Monday, May 26, 2008

The Stigma of Success

While not directly related to personal finance, it does touch on the personal side of our lives that help us obtain said finances.

When did being successful or accomplishing things in your life become such a bad thing? I'm reflecting on this point as I recently made contact with a few high school aquaintances via Facebook. After the initial back and forth messages, eventually the questions were raised from both parties about what I've been up to. I take this as a query into the past 8 years of my life. Therefore I summarized my accomplishments and what I have done to get them up to speed. The list was as follows: I referred to myself as a school junkie: went to UPEI and obtained a BSc in Physics, met my fiance, moved to BC where I spent an amazing two years and obtained an MSc in astronomy, drove back to PEI, started substitute teaching and really enjoyed it, enrolled in the education program at UPEI of which I just finished my first year.

Does the above come off as arrogant or bragging? I am aware that it might given the non-emotional context of electronic communication. I ask because in both cases after sending the above and asking what those people have been up to, I have not heard back from them. Did I just come off as a prick or are they jealous because they don't think they have met with the same level of success?

It ties with something I've read recently that education in the eyes of others = success/accomplishment and is one of the biggest things. However, people don't see the downside to education at least in the short term. I can think of 3 big ones right away:

1. Opportunity cost: the 8 years I've been in post-secondary education could have been doing some job and earning income that could have been invested.

2. Debt: in the majority of cases, people continuing post-secondary studies take on a massive amount of debt that takes years to pay off. I've been blessed with very little debt accumulation during my education as I had a full-tuition scholarship during my undergraduate degree and the benefit of dual-incomes during my Masters and my current degree. However, many people are not as fortunate and put alot of their dreams on hold to pay back the burden of debt. Which leads to...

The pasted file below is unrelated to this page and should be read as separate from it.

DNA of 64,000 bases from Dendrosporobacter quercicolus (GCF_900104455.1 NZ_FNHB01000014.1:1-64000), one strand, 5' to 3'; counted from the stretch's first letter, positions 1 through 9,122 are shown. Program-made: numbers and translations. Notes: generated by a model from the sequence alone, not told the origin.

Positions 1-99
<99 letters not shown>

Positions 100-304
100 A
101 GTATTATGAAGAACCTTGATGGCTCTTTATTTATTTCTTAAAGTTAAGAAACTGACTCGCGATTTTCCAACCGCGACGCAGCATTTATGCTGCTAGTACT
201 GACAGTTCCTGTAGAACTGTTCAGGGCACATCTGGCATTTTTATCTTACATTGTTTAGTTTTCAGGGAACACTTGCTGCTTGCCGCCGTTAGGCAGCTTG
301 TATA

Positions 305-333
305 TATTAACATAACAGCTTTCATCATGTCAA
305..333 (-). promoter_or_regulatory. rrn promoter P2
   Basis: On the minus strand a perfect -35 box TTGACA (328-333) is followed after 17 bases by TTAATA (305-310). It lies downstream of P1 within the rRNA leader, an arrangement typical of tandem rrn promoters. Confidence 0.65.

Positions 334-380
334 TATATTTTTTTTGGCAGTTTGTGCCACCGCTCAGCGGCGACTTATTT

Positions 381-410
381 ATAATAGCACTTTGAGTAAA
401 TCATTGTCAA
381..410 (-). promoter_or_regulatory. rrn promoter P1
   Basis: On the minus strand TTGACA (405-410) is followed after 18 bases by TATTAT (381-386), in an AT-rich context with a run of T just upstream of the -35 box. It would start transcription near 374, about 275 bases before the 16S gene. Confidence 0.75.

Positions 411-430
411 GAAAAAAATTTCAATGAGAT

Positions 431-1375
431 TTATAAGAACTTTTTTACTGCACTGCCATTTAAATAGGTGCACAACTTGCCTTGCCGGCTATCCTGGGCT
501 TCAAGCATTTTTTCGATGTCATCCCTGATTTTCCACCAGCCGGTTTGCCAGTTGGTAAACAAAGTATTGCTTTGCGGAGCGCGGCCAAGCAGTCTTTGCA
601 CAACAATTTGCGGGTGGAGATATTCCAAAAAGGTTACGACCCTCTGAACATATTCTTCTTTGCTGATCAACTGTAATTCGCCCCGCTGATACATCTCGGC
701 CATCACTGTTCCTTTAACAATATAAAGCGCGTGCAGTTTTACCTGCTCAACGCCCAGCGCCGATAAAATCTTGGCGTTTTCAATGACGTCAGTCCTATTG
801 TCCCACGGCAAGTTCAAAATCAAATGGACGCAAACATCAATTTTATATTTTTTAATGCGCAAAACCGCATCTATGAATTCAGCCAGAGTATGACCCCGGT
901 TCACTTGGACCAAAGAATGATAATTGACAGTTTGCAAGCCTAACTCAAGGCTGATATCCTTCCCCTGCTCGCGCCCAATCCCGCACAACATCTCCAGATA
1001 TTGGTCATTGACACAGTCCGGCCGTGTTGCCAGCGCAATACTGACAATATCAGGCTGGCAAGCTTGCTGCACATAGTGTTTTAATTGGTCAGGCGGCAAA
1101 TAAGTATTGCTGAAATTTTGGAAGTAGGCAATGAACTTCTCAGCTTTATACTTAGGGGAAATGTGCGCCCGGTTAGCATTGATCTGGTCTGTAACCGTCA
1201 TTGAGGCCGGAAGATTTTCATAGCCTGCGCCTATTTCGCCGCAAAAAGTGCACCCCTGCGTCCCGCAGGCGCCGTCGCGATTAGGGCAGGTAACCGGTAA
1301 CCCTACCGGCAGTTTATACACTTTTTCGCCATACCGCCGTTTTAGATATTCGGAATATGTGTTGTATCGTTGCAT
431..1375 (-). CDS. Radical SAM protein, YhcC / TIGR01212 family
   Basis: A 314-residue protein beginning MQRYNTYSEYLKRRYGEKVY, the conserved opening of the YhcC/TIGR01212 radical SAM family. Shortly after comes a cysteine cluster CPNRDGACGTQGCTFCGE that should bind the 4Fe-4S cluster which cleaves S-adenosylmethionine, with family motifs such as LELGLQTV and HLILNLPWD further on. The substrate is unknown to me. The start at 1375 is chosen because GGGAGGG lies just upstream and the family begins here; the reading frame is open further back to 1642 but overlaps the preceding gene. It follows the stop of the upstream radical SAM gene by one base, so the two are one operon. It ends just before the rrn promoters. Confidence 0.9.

3. Non-education aspects of life become secondary: this won't apply to everyone, but it definately applies to me. I focus singularly on education tasks such as assignments ans such, often pushing other personal issues in my life to the wayside. It has caused problems in the past and is something I am constantly trying to improve on.

The three effects listed above are some of the downsides to education. What are some others?

On the flip side, those two people have situations in their lives that I would consider significant accomplishments/goals. One for sure is married right now, which is something we're still working on and the other is aspiring to enter the RCMP, a very noble profession.

The point is that we should all learn that success is not measured comparitively with others. You should only compare where you are now with where you were in the past. If you've made decisions that have made you happier now than you were or made poor decisions and learned from them, then that's a pretty successful life in my eyes.


Scholarly Warrior said...

Well written post. Whether it's academia or not, the grass is always greener on the other side. What escapes most is that the grass is just as hard to mow.

/That'll get you an A in debate, but an F in gym class

Schaef said...

Yes indeed, a well written post. I agree with everything you've said, but I'd like to add to the particular issue, which you raised, of education equating to success.

Getting a degree and getting a good job that you enjoy are two COMPLETELY different things. Getting a job is all about personal connections. Keeping a job is all about social connections. An education will serve you well if your social skills are of a high quality, otherwise it's always a struggle.

Figuring out what kind of job to get based on your educational experience is less than straight forward, and it's not uncommon to land a job you're not really suited and not know that until you've been there a few months. So by no means should education be thought of in such a clear cut manner.

Another thing to consider in the lack of responses is that some people just won't have anything to say because they don't know anything about your particular field of study or because you haven't said anything that immediately interests them. And some people are just jerks.

doug said...

DUDE, you've just been featured on Get Rich Slowly. That's pretty friggin huge. Props.

Cheeseburger said...


You are right of course, but I am talking about the perception of education = success. I would wager that the general population thinks that having a higher level of education means for sure that you will be successful. Hogwash.

Doug: I KNOW!! How awesome is that??

schaef said...

Yeah, nice work on getting featured on that there money-saving blogo-ma-jiggy. And now that I've actually checked out Get Rich Slowly, I've noticed that the guy has an ongoing gardening project, which I think is wicked cool. I'll definitely be following that.

/I prefer the term "dreamweaver"